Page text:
“Diving? No. I’d be claustrophobic”. I hear this often, and I don’t understand. Scuba diving to me, is one of the most freeing sports I’ve ever attempted, short of horseback riding. Perhaps it is because I started in the “young and dumb” phase of my life, where fear couldn’t possibly overpower accomplishment. Or, perhaps it was because I just tried it once, and once was all it took.
Discovering Scuba Diving
“I can’t dive. I don’t swim”. This was me, telling a friend of mine who was working on his instructor certification. I laughed at the thought of it, but when he said to “try it and see how you feel”, I couldn’t argue with just trying it. “Discover Scuba” or “Try Scuba” courses were available (and still are) to give people like me an opportunity to stick our heads underwater and do the most miraculous thing – breathe. This seemed impossible.
My first taste of this sport began with a short time in a classroom. The instructor briefly explained the gear and a few rules of what to do and what not to do. We learned the “Ok” sign meant the same thing as on land, and that a thumbs up means “go up to the surface”. The comforting part of the class was the ability to always “opt out” and walk away if fear overtook logic. Great, let’s try it out. I could always opt-out, right?
We loaded gear and students and took a ride over to a pool at the high school in the next town. Soon, instructors and staff hauled weights and gear like a Sherpa chain. They set up stations for each diver as the students hauled in tanks from the snow-covered van (lovingly referred to as a “shaggin’ wagon”). Once the tanks were in, the students stood by with glazed eyes indicative of the internal pep-talks we each had going on inside of our heads. I remember snow blowing in from outside and shivering while pondering the best moment in time to play my personal opt-out card, yet still be considered a good sport for trying.
My group entered the pool in a mere four feet water as the snow outside beat against the window. I hardly remember anything as they strapped gear to my body and took us through our paces. We each took turns cautiously putting our faces into the water and abruptly pulling back as we would normally do when trying to breathe underwater. It certainly took a focused, conscious thought to tell ourselves it was OK to breathe with our faces underwater.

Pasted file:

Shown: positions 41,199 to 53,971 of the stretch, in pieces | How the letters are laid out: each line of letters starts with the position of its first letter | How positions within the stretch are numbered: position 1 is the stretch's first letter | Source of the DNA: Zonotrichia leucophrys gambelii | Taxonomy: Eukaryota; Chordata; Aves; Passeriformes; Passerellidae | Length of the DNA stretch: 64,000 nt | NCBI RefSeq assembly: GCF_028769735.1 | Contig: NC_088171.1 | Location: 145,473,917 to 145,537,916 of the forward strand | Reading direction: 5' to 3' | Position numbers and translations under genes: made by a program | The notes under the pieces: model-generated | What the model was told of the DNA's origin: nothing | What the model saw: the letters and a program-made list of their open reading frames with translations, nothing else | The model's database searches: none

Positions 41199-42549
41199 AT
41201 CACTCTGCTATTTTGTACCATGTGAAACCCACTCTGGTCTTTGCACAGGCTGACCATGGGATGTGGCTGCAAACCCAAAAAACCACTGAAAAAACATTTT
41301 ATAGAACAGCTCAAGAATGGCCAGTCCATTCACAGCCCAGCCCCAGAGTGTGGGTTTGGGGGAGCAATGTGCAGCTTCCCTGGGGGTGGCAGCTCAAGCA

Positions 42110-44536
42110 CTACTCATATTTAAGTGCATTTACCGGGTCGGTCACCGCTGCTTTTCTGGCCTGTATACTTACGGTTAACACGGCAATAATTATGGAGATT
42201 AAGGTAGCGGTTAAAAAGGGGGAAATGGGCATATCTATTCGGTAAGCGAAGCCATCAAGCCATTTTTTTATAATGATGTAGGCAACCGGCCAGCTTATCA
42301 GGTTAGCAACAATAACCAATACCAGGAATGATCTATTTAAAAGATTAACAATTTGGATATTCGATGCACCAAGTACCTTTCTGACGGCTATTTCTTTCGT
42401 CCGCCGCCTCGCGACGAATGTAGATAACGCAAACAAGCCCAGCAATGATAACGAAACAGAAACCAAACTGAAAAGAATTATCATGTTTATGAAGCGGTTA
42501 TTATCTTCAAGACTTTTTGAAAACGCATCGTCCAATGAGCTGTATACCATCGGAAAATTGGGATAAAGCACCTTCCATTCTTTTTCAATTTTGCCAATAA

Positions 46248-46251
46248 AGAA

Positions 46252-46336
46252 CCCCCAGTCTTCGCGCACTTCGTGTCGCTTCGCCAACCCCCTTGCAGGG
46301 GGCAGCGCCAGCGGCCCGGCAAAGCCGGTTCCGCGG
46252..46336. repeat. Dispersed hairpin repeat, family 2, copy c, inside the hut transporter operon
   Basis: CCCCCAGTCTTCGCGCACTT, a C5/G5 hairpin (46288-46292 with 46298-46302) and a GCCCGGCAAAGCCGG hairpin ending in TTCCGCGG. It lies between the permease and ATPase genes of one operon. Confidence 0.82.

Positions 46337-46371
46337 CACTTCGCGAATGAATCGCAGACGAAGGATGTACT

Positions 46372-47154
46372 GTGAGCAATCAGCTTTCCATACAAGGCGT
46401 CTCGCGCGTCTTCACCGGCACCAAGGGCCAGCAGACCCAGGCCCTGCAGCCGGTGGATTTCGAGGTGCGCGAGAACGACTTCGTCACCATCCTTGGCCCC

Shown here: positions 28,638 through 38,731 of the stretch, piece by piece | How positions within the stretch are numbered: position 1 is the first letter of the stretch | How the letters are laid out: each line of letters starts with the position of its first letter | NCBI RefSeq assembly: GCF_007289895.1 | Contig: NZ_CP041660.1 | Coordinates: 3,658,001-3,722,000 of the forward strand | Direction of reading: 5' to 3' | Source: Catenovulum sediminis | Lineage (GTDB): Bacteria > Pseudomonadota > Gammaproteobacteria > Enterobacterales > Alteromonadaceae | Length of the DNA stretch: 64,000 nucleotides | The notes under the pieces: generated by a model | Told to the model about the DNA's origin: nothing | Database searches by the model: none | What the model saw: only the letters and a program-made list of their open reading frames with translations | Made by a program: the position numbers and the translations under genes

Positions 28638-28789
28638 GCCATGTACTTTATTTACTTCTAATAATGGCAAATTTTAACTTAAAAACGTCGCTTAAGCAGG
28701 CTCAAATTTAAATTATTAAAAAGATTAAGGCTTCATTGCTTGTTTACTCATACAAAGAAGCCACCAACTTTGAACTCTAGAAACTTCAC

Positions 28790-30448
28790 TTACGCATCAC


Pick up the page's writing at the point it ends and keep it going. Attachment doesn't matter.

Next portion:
Then it happened.
Breathing underwater, as unnatural as it seemed at first, was not only easy, but freeing. The instructors allowed us to sit on the bottom of the pool and get comfortable. I saw others struggling, but I was ready to roll. Here I was, someone who doesn’t swim or even put my face in the water, ready to dive straight into Scuba diving with both feet. We were then released to swim about the pool for a few minutes and try out our confidence in a controlled environment. I grew gills in minutes, darting to every end of the pool, rolling, watching, observing, enjoying. An entire new world opened before me as I scanned the pool and all that was going on. Like a dream that went from black and white to vibrant color, I could barely take it all in.
Then the instructors gave us the thumbs-up sign. “Right on” I thought! I flashed the sign right back with exuberance, thinking how fantastic this experience was and I was thrilled they were as excited as I was.
Wait. No, thumbs-up means “go up”. Time to get out of the pool.
No. Please no.
Fighting for every second, like getting out of bed on a cold morning, getting out of the pool was the last thing I wanted to do.
They hooked another one. Discover Scuba diving: it has claimed another victim.
It was time to get open water certified.